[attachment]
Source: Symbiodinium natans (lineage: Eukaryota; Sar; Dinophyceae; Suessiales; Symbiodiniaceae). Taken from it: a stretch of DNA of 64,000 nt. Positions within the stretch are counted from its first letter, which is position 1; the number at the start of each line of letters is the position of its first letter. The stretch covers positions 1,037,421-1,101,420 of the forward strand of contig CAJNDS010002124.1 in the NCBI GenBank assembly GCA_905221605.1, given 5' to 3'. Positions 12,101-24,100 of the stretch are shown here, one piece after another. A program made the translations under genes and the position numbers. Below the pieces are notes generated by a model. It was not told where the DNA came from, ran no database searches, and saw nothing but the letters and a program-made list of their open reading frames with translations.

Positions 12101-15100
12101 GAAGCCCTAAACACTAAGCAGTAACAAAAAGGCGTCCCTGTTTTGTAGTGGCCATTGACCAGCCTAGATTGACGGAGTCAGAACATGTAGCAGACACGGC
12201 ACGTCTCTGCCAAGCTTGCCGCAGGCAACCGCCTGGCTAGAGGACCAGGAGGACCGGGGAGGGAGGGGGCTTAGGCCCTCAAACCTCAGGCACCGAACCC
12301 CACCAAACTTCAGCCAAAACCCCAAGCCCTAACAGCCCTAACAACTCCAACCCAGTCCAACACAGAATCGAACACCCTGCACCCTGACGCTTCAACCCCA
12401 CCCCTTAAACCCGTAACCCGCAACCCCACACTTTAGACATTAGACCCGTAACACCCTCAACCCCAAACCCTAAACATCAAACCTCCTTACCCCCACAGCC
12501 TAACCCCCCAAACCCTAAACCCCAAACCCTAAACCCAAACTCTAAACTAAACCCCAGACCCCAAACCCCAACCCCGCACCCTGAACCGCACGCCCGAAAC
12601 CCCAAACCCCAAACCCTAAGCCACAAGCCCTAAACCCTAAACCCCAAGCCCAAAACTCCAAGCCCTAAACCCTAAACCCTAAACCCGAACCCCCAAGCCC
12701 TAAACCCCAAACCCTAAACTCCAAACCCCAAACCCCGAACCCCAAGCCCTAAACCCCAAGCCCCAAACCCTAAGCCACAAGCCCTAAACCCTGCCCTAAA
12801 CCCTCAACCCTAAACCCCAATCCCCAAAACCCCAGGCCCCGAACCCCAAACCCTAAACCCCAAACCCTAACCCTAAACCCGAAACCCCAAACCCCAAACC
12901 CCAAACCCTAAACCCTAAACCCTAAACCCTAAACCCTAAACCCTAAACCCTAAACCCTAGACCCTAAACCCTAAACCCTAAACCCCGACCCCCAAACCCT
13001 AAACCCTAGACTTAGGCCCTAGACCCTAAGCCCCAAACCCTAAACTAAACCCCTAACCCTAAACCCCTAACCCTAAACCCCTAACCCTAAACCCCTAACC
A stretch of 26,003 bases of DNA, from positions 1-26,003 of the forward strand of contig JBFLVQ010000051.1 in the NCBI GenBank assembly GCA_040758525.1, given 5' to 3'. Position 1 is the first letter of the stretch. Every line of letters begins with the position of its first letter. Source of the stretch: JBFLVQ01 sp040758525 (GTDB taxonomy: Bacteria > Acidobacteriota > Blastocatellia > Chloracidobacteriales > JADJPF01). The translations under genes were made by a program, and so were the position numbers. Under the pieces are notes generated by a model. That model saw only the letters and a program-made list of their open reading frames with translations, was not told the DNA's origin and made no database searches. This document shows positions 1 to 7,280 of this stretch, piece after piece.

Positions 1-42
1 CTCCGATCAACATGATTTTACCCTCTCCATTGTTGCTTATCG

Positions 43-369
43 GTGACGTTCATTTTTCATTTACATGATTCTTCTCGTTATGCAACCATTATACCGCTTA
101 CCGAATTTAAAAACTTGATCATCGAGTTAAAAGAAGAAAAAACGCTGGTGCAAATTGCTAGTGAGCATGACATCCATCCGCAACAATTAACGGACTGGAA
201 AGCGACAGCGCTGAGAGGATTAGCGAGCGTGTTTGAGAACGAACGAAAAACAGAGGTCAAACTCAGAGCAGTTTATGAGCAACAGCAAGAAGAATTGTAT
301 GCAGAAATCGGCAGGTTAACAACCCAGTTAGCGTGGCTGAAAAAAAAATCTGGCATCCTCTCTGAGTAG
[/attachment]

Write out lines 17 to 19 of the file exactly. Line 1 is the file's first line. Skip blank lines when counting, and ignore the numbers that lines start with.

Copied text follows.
43 GTGACGTTCATTTTTCATTTACATGATTCTTCTCGTTATGCAACCATTATACCGCTTA
101 CCGAATTTAAAAACTTGATCATCGAGTTAAAAGAAGAAAAAACGCTGGTGCAAATTGCTAGTGAGCATGACATCCATCCGCAACAATTAACGGACTGGAA
201 AGCGACAGCGCTGAGAGGATTAGCGAGCGTGTTTGAGAACGAACGAAAAACAGAGGTCAAACTCAGAGCAGTTTATGAGCAACAGCAAGAAGAATTGTAT